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Commentary: Venezuela divides CARICOM - Implications for Guyana
Published on July 5, 2017 Email To Friend    Print Version

By Ray Chickrie

Venezuela divides the Caribbean Community (CARICOM), and it was obvious at the recent Organisation of American States (OAS) meeting of foreign ministers in Mexico when at the last minute, according to diplomats present at the meeting, Suriname alleged that one sentence in the CARICOM document “interfered in the internal affairs of Venezuela.” Then three other CARICOM states joined Suriname. CARICOM unity ended and it was an embarrassing episode displaced publically.

ray-chickrie3.jpg
Born in Guyana, Raymond Chickrie was a teacher in the New York City public school system and has also taught in the Middle East
Guyana looked with keenness and kept a neutral stand on the issue of Venezuela. For Guyana, there is nothing to lose if there is a change of government in Caracas or not. Guyana has always been the propaganda card used by all political parties in and out of office to whip up Venezuelan nationalism by reopening the century-old border dispute between the two countries that was settled by international arbitration in 1899.

Thus, rumours in international circles that Guyana is working with the US to destabilize the Maduro government is ludicrous. And it's a matter of when, not if, the opposition comes to power in Caracas, and they will also bully Guyana. When Hugo Chavez was in office, the opposition accused him of being too soft on the Guyana/Venezuela disputed frontier.

Suriname is not idly standing on the fence observing all political maneuvering taking place. Both Suriname and Venezuela used gunboat diplomacy to remove surveying vessels off the coast of Guyana that they both claimed. Guyana took the issue to the international court in The Hague and was awarded the bulk of the disputed coast.

The Bouterse government has devoted much resources in its foreign policies to help de-internationalize the ongoing unrest in Venezuela. This is due to the Maduro presidency chipping away democratic institutions in Venezuela to cling to power and lack of food and medicine in Venezuela.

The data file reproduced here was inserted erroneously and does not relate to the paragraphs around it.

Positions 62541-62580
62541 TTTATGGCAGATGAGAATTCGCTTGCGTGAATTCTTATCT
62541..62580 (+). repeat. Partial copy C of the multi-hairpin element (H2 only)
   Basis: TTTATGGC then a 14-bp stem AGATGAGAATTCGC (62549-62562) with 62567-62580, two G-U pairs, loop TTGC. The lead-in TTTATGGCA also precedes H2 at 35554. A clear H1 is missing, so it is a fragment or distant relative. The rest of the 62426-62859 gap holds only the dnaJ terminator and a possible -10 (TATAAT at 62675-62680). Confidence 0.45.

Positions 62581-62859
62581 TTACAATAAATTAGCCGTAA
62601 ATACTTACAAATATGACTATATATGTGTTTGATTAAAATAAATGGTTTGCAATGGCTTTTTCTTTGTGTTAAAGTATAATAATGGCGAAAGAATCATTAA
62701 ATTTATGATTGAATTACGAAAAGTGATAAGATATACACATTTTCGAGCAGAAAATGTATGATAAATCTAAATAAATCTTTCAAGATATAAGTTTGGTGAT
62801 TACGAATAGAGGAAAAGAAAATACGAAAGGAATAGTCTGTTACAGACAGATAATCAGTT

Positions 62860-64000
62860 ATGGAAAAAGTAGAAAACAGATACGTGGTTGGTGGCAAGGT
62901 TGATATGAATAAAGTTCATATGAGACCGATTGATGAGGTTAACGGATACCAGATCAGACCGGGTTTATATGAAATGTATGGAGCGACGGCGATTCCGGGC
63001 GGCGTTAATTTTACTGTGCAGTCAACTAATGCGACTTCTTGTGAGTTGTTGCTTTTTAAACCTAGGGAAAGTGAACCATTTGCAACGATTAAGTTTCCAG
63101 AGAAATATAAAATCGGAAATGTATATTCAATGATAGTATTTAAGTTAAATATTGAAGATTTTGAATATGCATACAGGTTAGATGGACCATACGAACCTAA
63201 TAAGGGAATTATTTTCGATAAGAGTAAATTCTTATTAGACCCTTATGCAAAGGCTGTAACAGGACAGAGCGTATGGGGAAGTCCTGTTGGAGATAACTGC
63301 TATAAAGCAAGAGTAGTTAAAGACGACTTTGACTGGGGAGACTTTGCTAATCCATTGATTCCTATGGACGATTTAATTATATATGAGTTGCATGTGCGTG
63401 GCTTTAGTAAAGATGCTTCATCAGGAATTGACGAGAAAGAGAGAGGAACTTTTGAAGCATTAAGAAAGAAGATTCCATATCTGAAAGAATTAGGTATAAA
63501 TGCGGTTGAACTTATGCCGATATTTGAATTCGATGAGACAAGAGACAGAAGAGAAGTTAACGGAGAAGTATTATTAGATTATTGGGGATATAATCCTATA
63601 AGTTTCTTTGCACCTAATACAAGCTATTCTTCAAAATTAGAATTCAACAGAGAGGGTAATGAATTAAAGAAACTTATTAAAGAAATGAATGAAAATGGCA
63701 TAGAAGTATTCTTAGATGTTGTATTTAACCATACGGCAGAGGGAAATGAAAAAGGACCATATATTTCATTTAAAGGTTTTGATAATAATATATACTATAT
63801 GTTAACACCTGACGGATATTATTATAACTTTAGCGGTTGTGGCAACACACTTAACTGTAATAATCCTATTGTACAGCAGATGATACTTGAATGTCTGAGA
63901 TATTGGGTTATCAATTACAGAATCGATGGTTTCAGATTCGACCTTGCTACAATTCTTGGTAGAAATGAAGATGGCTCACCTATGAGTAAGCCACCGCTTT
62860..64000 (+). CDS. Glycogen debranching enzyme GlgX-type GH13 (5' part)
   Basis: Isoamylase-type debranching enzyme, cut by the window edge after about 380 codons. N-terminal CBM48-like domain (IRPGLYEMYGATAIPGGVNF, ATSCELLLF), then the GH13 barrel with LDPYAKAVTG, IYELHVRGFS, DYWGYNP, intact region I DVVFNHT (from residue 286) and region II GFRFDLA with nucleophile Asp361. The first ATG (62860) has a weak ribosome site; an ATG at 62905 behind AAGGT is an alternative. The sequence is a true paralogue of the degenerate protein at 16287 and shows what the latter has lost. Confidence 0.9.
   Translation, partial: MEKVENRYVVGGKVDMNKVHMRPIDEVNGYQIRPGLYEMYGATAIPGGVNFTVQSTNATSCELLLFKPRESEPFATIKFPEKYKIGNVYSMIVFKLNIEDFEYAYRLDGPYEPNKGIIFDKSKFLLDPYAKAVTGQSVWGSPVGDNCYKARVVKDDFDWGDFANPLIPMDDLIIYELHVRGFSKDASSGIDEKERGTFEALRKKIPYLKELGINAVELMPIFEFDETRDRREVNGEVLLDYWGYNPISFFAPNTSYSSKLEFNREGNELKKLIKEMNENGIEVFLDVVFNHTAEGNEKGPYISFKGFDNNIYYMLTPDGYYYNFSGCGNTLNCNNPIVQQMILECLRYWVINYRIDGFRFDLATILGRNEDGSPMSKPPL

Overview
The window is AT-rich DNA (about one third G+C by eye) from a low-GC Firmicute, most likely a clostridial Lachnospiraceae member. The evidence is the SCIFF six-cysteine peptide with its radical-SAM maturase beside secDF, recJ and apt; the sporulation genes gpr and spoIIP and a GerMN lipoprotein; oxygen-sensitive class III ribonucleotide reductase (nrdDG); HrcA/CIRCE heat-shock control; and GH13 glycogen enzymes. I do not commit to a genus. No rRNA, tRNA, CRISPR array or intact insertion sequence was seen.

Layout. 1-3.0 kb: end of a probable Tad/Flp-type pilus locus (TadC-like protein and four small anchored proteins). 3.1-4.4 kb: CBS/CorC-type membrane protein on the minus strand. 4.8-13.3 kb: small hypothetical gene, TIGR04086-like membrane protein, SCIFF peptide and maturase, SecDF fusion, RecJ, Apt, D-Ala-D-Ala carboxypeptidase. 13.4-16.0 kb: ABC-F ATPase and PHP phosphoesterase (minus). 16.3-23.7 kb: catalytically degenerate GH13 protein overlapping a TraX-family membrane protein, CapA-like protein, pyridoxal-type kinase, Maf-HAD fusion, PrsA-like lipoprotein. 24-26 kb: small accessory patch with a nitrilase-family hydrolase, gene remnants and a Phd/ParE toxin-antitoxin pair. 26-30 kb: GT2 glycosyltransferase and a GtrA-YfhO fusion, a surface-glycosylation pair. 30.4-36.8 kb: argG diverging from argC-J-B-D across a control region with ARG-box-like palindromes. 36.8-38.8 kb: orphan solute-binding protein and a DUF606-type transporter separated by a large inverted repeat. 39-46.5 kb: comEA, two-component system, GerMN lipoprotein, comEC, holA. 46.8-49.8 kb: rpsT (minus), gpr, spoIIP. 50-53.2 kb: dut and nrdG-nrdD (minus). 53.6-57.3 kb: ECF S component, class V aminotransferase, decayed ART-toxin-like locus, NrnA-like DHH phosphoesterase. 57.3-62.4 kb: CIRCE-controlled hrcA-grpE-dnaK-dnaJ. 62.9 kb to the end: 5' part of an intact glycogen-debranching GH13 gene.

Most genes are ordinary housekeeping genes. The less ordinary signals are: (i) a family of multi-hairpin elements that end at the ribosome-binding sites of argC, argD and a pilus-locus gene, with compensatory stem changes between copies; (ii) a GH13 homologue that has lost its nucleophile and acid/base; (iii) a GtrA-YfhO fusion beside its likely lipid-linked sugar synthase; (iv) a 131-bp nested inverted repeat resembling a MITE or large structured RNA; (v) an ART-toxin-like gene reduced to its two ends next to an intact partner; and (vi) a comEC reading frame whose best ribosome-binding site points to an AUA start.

Why so much investment in Maduro? Many CARICOM countries are getting free oil and other things from Venezuela, and they have been hard and staunch allies advocating Caracas’s interests. Suriname, Dominica, St Vincent and the Grenadines and St Lucia have gambled big in showing much support and confidence in Maduro by defending him from international condemnation. But is it pragmatic?

Maybe it's only a matter of time before Maduro goes. Venezuela is economically fast crumbling and there are street protests daily. There have been deaths too. The government blames it all on the United States, the opposition, Peru, Mexico, Guyana, Exxon and Mobil and other forces working to “destabilize Venezuela” and topple Maduro.

For Guyana, CARICOM’s division over Venezuela is of great concern. Guyana is a poor and defenceless country facing Venezuelan aggression and it can't afford to lose CARICOM, a cornerstone of its foreign policy. But Guyana is due to receive US$5 billion in oil income revenue yearly. Economically, Guyana should be transformed in the next decade. The government will be more than able to provide citizens with free electricity, gas, education and healthcare.

Infrastructure and economic diversification should top the government’s economic agenda. Maybe if Guyana’s oil revenue don't end up in the pockets of corrupt government officials like in Cameroon, Nigeria, and Equatorial Guinea, Guyana may be able to unite CARICOM and not let the Venezuela issue divide the bloc.

But it is quite understandable why many CARICOM nations remain skeptical of Washington’s “involvement” in Venezuela considering its history of imperialism and subjugation of many Caribbean countries. This is why St Vincent and the Grenadines prime minister, Ralph Gonsalves, in a recent statement, claimed that a small group of powerful nations was seeking to “dilute the collective strength” of CARICOM to oppose “regime change” in Venezuela based on an “agenda of naked self-interest”.
 
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